Reader Feedback: Celebrating 10 Years With Our Readers

In celebration of the 10-year anniversary of Control Design magazine, we've devoted this month's Feedback section to letters readers sent in response to articles we've published during the past decade.


10 Year Anniversary“Your points about customer support [‘A Simple Solution to Source Code Problems,” Embedded Intelligence, June/July ’99] seem good, but you may not see the whole picture of what the person supporting the system goes through... A plant is lucky to have one person that has a good background and can troubleshoot. You’d be amazed at the number of highly automated plants we work in where the internal level of support is just not enough. When multiple PLCs are used, we install a DH+ or DH-485 network. This is an excellent way to remotely support the systems we install. My company also provides all drawings and source code to our clients. And, yes, I get the support calls anyway. Short term, our firm absorbs these costs. Long term, we provide service plans to these people. This is a huge opportunity for OEMs to provide needed service, if they can do it cost effectively.”  -- Dan Sheldon, TEI Corp., [letter published Oct/Nov ’99] 


“In your editorial [‘With Energy to Spare,’ Sept. ’01], You didn’t mention another aspect of motor maintenance/repair: a maintenance superintendent has a budget for motor rebuilding, but none for new, more-efficient motors. No questions are asked when a motor goes out for rewinding, but all hell breaks loose when a new, premium-grade motor is bought. Suits have more ways to hold back progress than their bosses know about.”  -- Dick Wendt, PE, Hillsboro, Mo. [letter published Feb/Mar ’02]

“You point out all the supposed advantages of PCs [‘PCs Point the Way,’ Feb/Mar ’02], but fail to mention the most basic problems facing PC-based machine control. Most of these low-cost systems are running MS Windows-based OS. I wouldn’t trust a washing machine if it was running on MS Windows…This isn’t to say that PLCs are totally immune to these problems, but the exposure is far, far less. I can still purchase a PLC 5/40, load my code from five years ago, and not worry about wacky things happening…As a controls engineer, I like to spend my time making the machine work better, not tracking down code/OS/hardware problems. PCs have their place, but it’s not on the factory floor, where the grunt work must get done.”  -- James Balak, controls engineer, Egan Davis-Standard [letter published Apr ’02]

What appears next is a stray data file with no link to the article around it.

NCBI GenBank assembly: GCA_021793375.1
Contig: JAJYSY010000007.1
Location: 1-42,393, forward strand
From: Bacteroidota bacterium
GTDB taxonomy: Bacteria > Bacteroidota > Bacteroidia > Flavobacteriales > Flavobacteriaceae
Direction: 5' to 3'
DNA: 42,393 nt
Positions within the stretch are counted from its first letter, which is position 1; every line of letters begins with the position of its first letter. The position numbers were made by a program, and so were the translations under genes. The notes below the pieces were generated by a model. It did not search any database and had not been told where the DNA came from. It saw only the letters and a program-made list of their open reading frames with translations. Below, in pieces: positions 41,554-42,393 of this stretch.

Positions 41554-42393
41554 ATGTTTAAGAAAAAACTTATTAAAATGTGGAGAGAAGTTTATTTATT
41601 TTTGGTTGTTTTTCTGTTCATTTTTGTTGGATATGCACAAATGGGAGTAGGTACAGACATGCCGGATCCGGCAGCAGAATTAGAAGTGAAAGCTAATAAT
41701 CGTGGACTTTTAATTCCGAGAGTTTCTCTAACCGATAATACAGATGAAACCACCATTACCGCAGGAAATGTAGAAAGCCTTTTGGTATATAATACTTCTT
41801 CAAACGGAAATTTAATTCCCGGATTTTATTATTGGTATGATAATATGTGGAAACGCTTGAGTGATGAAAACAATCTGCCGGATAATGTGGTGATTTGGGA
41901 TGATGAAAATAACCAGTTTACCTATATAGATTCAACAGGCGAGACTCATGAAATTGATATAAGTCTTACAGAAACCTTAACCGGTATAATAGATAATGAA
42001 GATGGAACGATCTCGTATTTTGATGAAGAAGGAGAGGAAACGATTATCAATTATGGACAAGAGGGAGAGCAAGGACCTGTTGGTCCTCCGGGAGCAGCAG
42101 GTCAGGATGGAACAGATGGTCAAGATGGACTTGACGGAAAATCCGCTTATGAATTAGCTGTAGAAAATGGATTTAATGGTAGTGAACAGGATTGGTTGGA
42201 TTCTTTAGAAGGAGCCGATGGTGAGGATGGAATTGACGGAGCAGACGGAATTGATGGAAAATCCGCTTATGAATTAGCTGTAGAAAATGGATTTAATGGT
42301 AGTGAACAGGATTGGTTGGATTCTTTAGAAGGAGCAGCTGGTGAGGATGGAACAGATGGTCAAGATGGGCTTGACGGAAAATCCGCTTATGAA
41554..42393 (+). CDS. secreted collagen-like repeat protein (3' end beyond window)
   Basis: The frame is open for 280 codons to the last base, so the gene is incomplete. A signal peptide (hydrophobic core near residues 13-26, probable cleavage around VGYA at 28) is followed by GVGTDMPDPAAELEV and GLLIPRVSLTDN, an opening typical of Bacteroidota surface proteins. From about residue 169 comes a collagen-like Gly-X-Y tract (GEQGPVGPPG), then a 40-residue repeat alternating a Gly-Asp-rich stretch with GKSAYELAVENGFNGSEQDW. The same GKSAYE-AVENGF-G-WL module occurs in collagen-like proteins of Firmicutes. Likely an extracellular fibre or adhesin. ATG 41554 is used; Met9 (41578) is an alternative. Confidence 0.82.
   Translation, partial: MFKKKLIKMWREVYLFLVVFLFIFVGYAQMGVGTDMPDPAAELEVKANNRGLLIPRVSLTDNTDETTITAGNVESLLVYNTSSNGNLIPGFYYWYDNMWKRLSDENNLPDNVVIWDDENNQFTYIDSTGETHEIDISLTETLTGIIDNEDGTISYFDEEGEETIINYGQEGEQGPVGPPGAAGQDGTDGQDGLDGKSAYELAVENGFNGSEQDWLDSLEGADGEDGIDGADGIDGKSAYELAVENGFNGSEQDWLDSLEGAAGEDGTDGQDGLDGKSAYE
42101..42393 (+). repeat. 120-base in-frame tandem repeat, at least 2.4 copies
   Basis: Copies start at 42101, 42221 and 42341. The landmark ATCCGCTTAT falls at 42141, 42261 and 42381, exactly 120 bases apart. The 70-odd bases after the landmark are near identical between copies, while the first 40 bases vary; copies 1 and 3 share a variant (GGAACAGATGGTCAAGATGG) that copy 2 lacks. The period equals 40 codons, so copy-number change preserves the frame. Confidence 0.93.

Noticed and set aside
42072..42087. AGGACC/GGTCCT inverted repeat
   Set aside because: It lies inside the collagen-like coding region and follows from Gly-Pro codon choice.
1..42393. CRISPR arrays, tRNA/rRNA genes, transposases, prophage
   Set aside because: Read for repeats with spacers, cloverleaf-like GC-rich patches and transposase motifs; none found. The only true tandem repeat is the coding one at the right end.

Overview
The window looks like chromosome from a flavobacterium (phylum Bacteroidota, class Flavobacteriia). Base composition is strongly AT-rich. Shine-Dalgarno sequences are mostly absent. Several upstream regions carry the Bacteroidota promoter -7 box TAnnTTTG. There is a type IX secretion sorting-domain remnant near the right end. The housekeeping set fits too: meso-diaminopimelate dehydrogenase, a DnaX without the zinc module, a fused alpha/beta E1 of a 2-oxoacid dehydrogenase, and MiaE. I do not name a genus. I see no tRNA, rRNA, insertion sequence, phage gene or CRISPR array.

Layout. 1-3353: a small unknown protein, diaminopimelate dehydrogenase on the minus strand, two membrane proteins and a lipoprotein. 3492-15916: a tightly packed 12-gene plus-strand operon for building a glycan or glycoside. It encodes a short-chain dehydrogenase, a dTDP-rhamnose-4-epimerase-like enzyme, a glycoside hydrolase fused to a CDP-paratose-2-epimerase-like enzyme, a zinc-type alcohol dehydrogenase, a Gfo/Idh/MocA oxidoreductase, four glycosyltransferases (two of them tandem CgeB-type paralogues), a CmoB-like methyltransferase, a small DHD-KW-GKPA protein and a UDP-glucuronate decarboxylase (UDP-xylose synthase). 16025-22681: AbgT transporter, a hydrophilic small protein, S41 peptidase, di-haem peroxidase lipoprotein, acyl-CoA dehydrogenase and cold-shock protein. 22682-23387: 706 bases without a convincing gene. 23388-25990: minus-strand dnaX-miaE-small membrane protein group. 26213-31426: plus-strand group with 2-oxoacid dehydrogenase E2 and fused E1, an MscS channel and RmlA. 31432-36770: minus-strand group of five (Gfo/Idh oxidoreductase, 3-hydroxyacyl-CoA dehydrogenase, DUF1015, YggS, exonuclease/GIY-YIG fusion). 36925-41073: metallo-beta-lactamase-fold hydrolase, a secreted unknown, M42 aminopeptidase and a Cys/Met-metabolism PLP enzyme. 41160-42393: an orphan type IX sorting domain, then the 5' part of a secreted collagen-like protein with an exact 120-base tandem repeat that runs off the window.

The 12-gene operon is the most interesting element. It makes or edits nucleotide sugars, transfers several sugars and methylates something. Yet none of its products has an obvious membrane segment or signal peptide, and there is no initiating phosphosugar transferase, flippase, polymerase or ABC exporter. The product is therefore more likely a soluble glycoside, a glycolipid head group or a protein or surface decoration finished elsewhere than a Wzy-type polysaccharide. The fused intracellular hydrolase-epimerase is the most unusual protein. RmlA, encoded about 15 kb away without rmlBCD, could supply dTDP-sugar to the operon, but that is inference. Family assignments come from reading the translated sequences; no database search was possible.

“I agree with most of your observations regarding the dumbing down of operator interfaces [‘Check Your Brain at the Door,’ Apr ’02]. However, I think this a self-limiting trend. There are many places where the operator is going to have to know something about his job. Some years ago, I designed operator interfaces for 4,500-ton stamping presses. I remember a meeting with several GM plant managers, in which a U.S. plant manager declared, ‘We want these presses to be so simple to operate that someone can come in off the street and run one!’ To which I asked, ‘But how is someone off the street going to know what a feed rail is?’ I noticed that the Canadian plant manager was quietly sitting in the far corner, smiling to himself. When I asked his thoughts after the meeting, he said, ‘All our operators go through six weeks of training before they get their hands on a press.’ The Canadian plant manager was being realistic. The U.S. managers were not. This is the phenomenon that disturbs me: managers who will never use an operator interface making unrealistic demands on its abilities.”  -- Gary Sprang, production engineer, U.S. Ceramic Tile Co. [letter published June/July ’02]